After the success of Midnight in Paris, could Woody Allen be trying to capture lightning in a bottle two summers in a row with To Rome with Love?
As he always does, Allen has assembled a stellar cast including a role for himself for the first time in years. To Rome with Love’s ensemble is led by Oscar winners Penelope Cruz and Roberto Benigni, alongside Alec Baldwin, Jesse Eisenberg, Greta Gerwig, Ellen Page, Judy Davis and Alison Pill.
Allen begins his Roman holiday by setting up his staple of multiple human relationship stories. There are the honeymooning Italian newlyweds and the high-priced call girl (Cruz) who permeates their world, plus the famed architect (Baldwin) who returns to relive his youth as imagined through the love triangle of Eisenberg, Gerwig and Page. Benigni's character awakes and finds himself the most famous man in Italy for no reason whatsoever. Then there’s Allen’s plotline: He is traveling to Rome (in classic Allen curmudgeonly fashion) with his wife (Davis) to visit his daughter (Pill) and to meet her Italian fiance and his family. His former opera promoter hears something that will rock his world. His daughter’s fiance has a father who sings like an angel... only in the shower. Allen sees an opportunity of a lifetime, despite the objections of all those involved. That facet of the film is by far its most charming and hilarious.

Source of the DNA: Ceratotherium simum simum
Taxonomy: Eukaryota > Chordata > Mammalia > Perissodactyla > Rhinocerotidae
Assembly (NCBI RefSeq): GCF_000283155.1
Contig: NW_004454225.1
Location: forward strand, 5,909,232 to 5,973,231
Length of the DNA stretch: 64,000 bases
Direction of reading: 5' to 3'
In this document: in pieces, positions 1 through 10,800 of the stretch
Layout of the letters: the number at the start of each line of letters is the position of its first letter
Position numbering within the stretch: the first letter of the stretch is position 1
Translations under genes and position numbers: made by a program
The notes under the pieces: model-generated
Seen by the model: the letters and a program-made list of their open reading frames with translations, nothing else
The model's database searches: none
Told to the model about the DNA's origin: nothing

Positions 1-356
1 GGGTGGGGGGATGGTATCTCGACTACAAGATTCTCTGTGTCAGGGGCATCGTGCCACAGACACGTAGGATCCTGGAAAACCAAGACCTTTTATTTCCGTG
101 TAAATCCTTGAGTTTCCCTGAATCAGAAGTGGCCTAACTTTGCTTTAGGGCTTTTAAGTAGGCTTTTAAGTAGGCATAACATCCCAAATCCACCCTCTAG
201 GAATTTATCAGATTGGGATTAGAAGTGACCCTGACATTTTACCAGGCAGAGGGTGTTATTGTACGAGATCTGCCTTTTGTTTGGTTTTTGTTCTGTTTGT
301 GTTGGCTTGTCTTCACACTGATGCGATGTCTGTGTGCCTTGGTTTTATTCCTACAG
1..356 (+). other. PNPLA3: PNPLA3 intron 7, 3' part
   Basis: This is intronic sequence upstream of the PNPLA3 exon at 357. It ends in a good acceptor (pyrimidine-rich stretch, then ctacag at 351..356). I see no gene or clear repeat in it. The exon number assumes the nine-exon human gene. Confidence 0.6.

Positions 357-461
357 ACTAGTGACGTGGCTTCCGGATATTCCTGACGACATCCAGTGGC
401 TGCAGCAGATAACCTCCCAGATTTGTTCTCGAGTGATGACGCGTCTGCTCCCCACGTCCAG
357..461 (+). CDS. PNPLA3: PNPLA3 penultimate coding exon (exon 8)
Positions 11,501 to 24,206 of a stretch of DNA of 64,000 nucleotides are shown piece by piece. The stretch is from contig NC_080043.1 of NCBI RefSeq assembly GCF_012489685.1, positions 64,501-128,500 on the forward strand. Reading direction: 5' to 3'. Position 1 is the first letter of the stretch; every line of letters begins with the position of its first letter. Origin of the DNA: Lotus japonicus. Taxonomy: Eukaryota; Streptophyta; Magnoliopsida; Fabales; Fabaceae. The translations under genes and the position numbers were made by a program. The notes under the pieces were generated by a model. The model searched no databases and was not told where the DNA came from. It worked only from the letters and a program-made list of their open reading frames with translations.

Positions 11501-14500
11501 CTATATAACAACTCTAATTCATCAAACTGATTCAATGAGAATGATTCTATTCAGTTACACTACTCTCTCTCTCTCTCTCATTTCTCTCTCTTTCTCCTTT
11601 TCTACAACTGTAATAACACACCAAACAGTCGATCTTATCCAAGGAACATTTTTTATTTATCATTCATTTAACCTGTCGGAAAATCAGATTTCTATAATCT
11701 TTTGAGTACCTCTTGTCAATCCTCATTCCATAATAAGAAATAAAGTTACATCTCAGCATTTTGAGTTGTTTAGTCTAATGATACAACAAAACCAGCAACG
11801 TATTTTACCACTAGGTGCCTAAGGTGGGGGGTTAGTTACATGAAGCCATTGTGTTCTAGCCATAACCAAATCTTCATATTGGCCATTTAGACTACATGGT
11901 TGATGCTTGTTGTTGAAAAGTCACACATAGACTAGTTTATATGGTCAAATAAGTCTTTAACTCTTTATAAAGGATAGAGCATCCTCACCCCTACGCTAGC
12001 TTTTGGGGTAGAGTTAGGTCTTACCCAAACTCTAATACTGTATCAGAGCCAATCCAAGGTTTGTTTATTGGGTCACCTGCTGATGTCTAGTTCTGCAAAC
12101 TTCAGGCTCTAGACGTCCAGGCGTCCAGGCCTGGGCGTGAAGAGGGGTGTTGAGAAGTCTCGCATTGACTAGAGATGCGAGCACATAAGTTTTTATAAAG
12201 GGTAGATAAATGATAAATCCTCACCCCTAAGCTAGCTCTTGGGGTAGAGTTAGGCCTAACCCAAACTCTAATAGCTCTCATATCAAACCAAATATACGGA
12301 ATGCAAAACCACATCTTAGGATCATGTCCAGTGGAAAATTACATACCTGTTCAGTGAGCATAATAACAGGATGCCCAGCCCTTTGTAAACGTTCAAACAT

As is clear, this is no Midnight in Paris, nor should it be. The magic of that film was the combination of Owen Wilson’s performance and the romance for the Parisian landscape of another era filled with the arts’ richest inhabitants. To Rome with Love is a simple story, really. It has themes such as the price of fame, trying to amend regrets from the past and finding one’s truth while facing down what seems like your fate-forged path. These themes are in no way congruent throughout and that sets this film apart from Allen’s last (and highest grossing of his career). That fact does not lessen To Rome with Love -- it is simply a completely different movie.
Allen doesn’t spoon feed the audience where his characters are in the scope of the world he created. It is not clear whether certain aspects are fantasy or real and for that he assumes a deeper insight from his audience. But the problem arises that Allen, the screenwriter, does not give enough information to allow viewers to draw conclusions about those fantastical parts of his plot.
To Rome with Love is solid, but doesn’t blow away the audience. The problem is -- yes, I know I said not to compare -- Allen’s latest is no Midnight in Paris. But, when your bar has been so recently set so high, it’s hard not to at least possess high expectations given the artist’s previous success. That being said, To Rome with Love slightly misses the mark.